Loss As A Wake-Up Call.

May 2, 2020

Loss As A Wake-Up Call.

May 29, 2023

My parents were self-described Luddites. The last rotary phone in America lived at our house; when the device gave up the ghost, they purchased a push-button phone but kept the rotary service, so as you punched in a telephone number, you'd hear each digit being dutifully dialed.

They were a unit, as connected to one another as most of us are to our smartphones today.

Then my mother died. And my father's world tilted.

Late Life Lessons

Most of us learn to live independently when we're young. We move out of the house where we grew up and into our own place, either alone or with housemates, and "real life" begins.

But/and, these lessons can be equally instructive at the other end of the life spectrum. My dad went from living with his parents to living with his wife. Old age is his first experience of living solo. It's been an eye opener.

Within two months of my mom's passing, he was willing to take a look at the refurbished laptop my brother had been attempting to introduce into their lives for two years. Without his life mate, my father suddenly had a lot of time on his hands.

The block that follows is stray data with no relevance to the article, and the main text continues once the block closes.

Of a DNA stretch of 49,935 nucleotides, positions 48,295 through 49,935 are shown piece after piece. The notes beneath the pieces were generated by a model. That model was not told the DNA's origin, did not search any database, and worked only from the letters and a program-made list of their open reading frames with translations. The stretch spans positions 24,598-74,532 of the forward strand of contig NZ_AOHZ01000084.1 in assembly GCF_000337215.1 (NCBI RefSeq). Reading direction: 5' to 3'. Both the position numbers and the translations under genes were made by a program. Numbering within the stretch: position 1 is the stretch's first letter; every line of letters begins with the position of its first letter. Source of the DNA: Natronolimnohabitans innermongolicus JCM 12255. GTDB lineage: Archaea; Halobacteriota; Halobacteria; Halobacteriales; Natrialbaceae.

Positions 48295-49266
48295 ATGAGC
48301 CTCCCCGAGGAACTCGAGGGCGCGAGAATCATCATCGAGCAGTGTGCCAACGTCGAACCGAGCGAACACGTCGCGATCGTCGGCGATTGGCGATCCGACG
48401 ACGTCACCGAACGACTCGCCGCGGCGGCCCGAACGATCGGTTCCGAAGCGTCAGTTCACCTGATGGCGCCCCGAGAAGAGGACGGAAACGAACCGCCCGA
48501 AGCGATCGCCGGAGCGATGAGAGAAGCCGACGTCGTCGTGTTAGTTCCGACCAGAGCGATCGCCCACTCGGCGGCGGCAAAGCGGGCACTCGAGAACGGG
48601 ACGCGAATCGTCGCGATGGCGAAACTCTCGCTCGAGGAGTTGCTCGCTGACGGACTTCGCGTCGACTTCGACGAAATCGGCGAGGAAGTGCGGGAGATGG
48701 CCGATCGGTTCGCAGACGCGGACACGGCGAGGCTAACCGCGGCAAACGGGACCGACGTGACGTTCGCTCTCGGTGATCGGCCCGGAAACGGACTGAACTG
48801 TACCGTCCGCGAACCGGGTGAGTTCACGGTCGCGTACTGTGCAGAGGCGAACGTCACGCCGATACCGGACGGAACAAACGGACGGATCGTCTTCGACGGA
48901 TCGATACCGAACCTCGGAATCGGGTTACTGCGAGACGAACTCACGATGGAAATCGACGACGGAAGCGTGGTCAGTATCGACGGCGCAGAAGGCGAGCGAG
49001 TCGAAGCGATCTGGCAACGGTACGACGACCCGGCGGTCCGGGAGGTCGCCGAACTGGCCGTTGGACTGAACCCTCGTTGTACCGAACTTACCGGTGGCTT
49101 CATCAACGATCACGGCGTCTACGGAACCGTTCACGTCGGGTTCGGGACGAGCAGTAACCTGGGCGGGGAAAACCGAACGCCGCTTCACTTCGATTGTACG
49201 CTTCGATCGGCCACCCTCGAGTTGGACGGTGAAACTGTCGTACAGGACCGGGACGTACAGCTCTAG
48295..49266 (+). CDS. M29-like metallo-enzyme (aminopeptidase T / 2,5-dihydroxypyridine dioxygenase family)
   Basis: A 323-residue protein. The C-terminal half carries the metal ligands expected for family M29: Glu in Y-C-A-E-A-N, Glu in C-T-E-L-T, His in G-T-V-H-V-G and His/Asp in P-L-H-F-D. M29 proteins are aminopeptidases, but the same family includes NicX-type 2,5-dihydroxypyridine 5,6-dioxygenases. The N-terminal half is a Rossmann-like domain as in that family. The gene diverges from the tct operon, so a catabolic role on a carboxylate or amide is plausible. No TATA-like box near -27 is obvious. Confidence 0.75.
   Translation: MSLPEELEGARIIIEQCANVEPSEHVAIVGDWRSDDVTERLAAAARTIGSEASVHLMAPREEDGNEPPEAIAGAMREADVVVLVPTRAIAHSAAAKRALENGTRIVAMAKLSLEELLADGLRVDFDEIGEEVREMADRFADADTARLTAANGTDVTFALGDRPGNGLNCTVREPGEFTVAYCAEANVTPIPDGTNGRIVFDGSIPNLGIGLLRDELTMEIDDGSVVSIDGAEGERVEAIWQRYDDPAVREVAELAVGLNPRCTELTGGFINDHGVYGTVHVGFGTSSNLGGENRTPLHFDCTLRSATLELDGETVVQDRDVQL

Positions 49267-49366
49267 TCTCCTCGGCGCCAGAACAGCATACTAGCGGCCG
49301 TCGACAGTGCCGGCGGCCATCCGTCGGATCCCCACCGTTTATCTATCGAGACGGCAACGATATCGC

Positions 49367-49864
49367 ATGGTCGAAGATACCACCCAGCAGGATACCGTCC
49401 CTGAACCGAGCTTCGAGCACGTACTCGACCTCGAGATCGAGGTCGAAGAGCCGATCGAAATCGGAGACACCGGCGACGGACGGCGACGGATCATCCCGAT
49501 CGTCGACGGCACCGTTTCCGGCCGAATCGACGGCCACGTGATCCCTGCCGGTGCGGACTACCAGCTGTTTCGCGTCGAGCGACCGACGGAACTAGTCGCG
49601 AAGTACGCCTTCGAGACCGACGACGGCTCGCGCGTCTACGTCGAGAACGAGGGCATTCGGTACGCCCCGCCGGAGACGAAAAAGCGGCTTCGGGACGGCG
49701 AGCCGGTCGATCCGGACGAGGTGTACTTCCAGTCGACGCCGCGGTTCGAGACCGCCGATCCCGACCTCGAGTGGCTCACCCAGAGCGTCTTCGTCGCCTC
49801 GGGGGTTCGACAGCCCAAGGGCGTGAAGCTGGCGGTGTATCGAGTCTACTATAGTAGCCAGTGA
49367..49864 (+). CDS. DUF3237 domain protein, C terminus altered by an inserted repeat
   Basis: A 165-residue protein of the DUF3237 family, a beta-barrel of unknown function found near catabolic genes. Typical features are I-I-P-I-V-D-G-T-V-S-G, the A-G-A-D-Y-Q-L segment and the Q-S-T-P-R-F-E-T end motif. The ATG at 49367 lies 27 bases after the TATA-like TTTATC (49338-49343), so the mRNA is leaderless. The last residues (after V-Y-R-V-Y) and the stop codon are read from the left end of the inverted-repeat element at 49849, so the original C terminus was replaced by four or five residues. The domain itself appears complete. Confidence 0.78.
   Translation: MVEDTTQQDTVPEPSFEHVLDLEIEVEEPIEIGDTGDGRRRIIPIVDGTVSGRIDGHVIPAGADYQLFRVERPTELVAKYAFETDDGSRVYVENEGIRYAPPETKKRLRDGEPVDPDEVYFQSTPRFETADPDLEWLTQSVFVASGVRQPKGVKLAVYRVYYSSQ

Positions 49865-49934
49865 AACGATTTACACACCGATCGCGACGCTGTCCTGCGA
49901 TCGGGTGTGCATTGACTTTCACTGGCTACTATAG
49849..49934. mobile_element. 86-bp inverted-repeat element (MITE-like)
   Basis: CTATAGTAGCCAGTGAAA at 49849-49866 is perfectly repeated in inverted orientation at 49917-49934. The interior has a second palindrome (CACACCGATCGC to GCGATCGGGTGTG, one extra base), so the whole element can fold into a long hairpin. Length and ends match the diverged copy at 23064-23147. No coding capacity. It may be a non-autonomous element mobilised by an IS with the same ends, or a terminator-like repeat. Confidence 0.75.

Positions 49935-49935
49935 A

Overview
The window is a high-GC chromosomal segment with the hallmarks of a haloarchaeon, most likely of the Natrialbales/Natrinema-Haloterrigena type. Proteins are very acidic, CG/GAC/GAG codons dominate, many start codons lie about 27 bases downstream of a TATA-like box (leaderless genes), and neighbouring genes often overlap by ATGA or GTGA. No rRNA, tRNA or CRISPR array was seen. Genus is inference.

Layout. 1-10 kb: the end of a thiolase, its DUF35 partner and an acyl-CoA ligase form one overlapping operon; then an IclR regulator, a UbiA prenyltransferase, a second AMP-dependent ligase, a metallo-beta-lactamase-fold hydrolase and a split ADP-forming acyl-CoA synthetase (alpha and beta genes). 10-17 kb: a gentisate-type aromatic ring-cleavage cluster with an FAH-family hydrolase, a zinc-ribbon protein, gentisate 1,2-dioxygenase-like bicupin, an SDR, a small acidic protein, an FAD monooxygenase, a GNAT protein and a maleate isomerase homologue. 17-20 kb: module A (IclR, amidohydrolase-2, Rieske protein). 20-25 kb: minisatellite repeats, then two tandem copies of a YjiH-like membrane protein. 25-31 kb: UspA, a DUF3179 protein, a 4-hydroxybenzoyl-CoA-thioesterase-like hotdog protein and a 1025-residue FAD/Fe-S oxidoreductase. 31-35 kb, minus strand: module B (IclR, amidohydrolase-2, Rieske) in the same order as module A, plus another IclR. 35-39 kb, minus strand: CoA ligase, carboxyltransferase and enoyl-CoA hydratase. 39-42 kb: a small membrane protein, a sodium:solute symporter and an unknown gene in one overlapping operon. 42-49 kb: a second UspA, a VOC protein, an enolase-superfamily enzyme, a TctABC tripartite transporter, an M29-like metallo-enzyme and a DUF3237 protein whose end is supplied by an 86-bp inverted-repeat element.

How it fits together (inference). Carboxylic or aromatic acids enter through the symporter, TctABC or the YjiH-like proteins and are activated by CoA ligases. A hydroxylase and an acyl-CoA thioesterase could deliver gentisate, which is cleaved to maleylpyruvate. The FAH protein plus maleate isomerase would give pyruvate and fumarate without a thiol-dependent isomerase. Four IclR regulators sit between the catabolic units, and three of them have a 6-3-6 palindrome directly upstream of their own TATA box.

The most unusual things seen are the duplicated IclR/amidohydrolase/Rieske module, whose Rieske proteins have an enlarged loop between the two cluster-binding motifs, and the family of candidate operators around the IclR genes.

He quickly mastered email, then the search function. He began buying on Amazon. Describing his efforts to locate an arcane tax form, he cheerfully told me, "So I went online and downloaded the form…" I was tickled to hear him casually say, "downloaded," when a few years earlier he wouldn't have had the slightest idea what it meant.

Pushing the Envelope

His personal development extends beyond technology. My dad grew up in the generation of men who "couldn't boil water." Their wives took care of all their needs. One day when I phoned he told me, "I had an omelet for breakfast."

He sounded so delighted. Curious, I asked, "Did you go to the diner?" No, he replied, "I made it." How? "Trial and error!"

My dad does his own laundry now, and, while we've hired a housekeeper to handle the heavy cleaning, it's up to him to keep the place tidy the rest of the time.

He has a far deeper appreciation for my mother's role as homemaker: creating delicious daily meals for four, doing all the cleaning, laundry, and shopping, and attending to the myriad responsibilities involved in raising two kids from infancy to adulthood.

Although spirituality isn't part of his lexicon, living alone is definitely expanding his spiritual growth.

There are as many ways to awaken as there are people on the path. The call is typically unexpected and inconvenient. As one young woman grieving the loss of her marriage told me, "It's difficult, but I know if I go through this I'll have more empathy." Yes, I agreed. And wisdom.

When we embrace the call and welcome what's next, everything is possible.

Amara Rose is a guide for conscious evolution. She writes frequently about vital aging and all aspects of health/wellness. Discover more at LiveYourLight.com

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